Sri Lanka’s Economic Dependency Deepens After Moody’s Rate Cut

By Shihar Aneez | Published: 2:00 AM Oct 10 2020
Columns Sri Lanka’s Economic Dependency Deepens After Moody’s Rate Cut

By Shihar Aneez

A rating cut by two notches followed by the government’s denial. Sri Lanka has yet to come out of this vicious cycle in managing the economy. 

Moody’s Investors Service last month downgraded Sri Lanka’s sovereign rating to Caa1 which is “very high credit risk.” equal to the rating of Iraq, Mali, Angola, and Congo, from B2 or “high credit risk”, the ratings enjoyed by countries like Turkey, Kenya, and Nigeria.

Moody’s said the coronavirus-induced shock will significantly weaken Sri Lanka’s already fragile funding and external positions. It also said the heightened liquidity and external risks stem from Sri Lanka’s limited secured funding sources to meet its material external debt service payments over the coming years, during which period market refinancing will remain vulnerable to shifts in investor sentiment. 

Though the government, rejecting the Moody’s action, has said the rating downgrade was “unfair” and “premature”, it cannot be a surprise to the Central Bank and the Finance Ministry. 

On 17 April this year during the lockdown, Moody’s placed Sri Lanka’s B2 ratings under review for downgrade. Moody’s downgrade follows the rating cut by both Fitch Ratings and Standards and Poors’ early this year. The government rejected their downgrade as well. With all three downgradings, the government’s borrowing cost from international markets is likely to be expensive than earlier. So the government is unlikely to tap the global capital markets for ISBs this year.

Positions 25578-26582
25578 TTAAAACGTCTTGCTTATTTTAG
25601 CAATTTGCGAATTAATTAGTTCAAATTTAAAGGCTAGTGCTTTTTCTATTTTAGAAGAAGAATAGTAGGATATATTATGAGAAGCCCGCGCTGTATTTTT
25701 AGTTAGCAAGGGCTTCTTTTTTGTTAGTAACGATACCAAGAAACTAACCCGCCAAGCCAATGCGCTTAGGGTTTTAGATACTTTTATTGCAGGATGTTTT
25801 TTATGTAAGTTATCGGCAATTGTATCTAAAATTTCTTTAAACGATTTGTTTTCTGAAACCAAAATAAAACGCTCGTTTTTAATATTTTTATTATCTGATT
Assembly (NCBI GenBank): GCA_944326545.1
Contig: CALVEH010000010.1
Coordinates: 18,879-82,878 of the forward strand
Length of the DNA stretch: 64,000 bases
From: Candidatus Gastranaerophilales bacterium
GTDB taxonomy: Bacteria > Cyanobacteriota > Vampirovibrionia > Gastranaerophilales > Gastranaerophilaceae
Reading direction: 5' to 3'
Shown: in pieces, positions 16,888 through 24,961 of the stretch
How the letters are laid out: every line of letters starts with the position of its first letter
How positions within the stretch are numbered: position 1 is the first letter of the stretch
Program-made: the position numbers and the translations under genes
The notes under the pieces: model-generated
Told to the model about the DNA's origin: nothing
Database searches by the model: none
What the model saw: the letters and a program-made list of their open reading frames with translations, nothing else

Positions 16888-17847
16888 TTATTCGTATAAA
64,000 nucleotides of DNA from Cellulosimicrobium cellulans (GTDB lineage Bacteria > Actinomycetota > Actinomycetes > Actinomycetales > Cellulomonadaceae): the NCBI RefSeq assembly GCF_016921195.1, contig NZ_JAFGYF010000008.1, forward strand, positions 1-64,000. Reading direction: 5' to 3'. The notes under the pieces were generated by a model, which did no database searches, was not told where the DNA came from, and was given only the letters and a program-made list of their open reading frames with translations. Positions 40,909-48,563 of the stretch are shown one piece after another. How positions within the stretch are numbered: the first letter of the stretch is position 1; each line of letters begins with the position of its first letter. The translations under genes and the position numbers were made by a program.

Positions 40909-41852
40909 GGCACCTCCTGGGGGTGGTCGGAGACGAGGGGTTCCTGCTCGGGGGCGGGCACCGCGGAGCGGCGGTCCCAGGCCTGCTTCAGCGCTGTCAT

No default at any cost 

State Finance Minister Ajith Nivard Cabraal last week assured that Sri Lanka will never default any sovereign debts and said the decision to ban imports was to repay the foreign loans. The government will have to pay nearly $4.5 billion per annum for the next three years and this means it needs a lot of foreign borrowing. 

Cabraal separately in the Parliament this week said the government will not cut down any government expenditure to manage the ballooning fiscal deficit, adding, the authorities are looking at all the options including panda bonds, samurai bonds, treasury bond swaps, and syndicated loans to boost the reserves.

“We will use the appropriate option at the appropriate time,” he told the Parliament.

Foreign direct investments (FDIs) could slow down in the next few months if not for years as global corporates are looking for cost cutting to survive in the business.